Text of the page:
The Domesday Book of Mammoth Pike

Published: 1979
Author: Fred Buller
Reviewed by: Peter McCue

Has any fish in our history been subject to more exaggeration of its size and lurid tales of rapacious appetite than the Pike? I doubt it! If the past story tellers of our Pike folklore are to be believed, then you would indeed be remiss in your duties, to allow your young son or daughter to go swimming without the aid of one of those shotgun cartridge sticks divers use to keep hungry sharks at bay. Of course, the little Yorkshire terrier that was your constant companion has long been snatched from its walkies along the shore and dragged to its watery doom leaving you with nothing but a few diminishing ripples, but it is your own fault you were warned! Mind, having said that can you blame our erstwhile fantasists, Esox Lucius is a fierce looking b****r isn’t it.

The Domesday Book of Mammoth PikeFortunately for us Fred Buller has a more rational outlook. Fred’s tome is a quest to investigate and catalogue those giant Pike of times past and times more recent. However, if you are looking for a book of dry facts and figures then you will be sadly disappointed, because though this great book has them, it is far from dry. If you had caught a Pike in excess of 35lb then Fred wanted to know everything about it, stories, newspaper coverage, letters, documents, anything at all that would help him to an opinion on its capture or validity. If any of his investigations throw up doubts hell tell you, then give a reasoned explanation why.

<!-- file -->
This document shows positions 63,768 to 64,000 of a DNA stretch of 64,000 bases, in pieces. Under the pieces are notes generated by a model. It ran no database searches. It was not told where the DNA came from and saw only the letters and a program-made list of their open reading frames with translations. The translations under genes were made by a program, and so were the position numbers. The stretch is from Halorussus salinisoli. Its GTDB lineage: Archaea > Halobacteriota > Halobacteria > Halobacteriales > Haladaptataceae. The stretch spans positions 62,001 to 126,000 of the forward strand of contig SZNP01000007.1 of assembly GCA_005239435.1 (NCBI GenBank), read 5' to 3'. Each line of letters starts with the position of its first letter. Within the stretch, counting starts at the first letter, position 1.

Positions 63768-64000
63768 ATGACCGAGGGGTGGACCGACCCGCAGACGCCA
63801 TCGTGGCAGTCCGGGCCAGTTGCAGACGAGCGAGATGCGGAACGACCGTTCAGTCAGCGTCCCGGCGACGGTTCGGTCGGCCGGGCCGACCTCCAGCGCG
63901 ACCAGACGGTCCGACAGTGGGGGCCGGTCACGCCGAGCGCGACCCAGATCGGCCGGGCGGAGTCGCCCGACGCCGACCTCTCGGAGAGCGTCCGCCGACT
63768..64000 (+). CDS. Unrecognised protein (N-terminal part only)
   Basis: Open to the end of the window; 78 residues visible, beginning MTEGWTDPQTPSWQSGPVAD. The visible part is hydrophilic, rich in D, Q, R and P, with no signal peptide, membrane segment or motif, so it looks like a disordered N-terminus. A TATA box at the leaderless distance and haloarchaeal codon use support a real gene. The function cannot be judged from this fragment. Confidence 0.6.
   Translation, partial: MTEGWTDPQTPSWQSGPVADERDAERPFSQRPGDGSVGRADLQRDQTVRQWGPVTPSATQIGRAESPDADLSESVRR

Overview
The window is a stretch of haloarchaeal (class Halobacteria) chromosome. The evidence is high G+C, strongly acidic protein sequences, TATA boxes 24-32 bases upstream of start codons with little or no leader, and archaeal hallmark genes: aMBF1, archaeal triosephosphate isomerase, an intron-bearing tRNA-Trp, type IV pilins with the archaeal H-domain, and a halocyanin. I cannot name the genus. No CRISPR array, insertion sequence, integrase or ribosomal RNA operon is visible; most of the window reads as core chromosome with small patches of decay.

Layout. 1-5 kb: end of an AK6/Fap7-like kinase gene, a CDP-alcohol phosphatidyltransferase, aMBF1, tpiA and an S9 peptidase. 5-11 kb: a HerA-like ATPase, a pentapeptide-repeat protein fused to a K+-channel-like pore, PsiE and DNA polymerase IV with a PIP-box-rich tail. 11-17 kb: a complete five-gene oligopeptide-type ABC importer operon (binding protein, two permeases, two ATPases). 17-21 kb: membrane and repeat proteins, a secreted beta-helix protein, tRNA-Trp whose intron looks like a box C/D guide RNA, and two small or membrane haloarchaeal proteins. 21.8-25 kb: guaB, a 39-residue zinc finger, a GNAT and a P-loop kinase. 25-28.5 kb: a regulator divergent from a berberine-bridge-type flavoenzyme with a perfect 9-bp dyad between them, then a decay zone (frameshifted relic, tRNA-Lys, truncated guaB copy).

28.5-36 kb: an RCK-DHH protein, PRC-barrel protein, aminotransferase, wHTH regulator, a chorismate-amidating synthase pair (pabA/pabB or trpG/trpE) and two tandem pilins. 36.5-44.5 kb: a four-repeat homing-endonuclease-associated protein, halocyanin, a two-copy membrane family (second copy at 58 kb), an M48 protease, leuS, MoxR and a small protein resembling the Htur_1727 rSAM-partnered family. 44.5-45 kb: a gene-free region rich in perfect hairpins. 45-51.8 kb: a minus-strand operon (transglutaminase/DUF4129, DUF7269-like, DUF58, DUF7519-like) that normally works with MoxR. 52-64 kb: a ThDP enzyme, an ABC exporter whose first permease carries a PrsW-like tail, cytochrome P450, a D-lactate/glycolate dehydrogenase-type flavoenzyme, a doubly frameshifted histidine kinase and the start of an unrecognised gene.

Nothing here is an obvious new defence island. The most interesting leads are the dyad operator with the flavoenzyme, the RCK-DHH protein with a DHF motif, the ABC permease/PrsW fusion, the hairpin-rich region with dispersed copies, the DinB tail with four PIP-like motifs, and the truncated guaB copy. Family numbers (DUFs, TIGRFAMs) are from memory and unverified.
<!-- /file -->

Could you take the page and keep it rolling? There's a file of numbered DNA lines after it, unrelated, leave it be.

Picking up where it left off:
All the legendary monsters of running and stillwater are here going back over 200 years and he may well surprise you, with some of his conclusions on the Pike you might feel are more outlandish than others. As usual though, Fred Buller offers persuasive reasoning to backup his viewpoint. Whilst I would love to tell you more about the fascinating Pike stories like the Kenmure, Dowdeswell and Endrick fish, not forgetting of course the Irish world record Pike of 90 lbs plus ! I daren’t for fear of spoiling some exciting reading. Buller does not confine himself solely to British leviathans either, massive European specimens have their place in the book.

There is a wealth of black and white photographs going back into the depths of Pike angling history that are fascinating. Enormous fish are held aloft by hook, crook, rope or heavy sticks pushed through the gills along with preserved heads and skulls. One of my favourite photos is the one of Alfred Jardine surrounded by cases of huge Pike, the fact that you learn Jardine could be economical with the truth and not to pleasant with his fellow sportsmen adds to the interest. Mr Jardine had suddenly become more than a two-dimensional figure.

Why are there no 60-70lb beasts about nowadays you ask. Well Fred can give you a very plausible reason that has a definite ring of truth about it, mores the pity! Certainly, if you have any interest at all in this ferocious predator, you cannot fail to be enthralled by the contents of this book. Fred Buller took on a massive undertaking with this project, the collating of the references and the detective work required must have been daunting, thankfully he succeeded. The downside is that I don’t think there are a lot of copies readily available. I also suspect you might need to dig a little deeper into the pocket than normal to get a copy. Don’t give up though, keep searching and enquire at libraries, its well worth the effort One word of warning, do not be tempted to go straight to the eye popping big mamas first, or you risk viewing the 35’s as ordinary bet you do though I did!!

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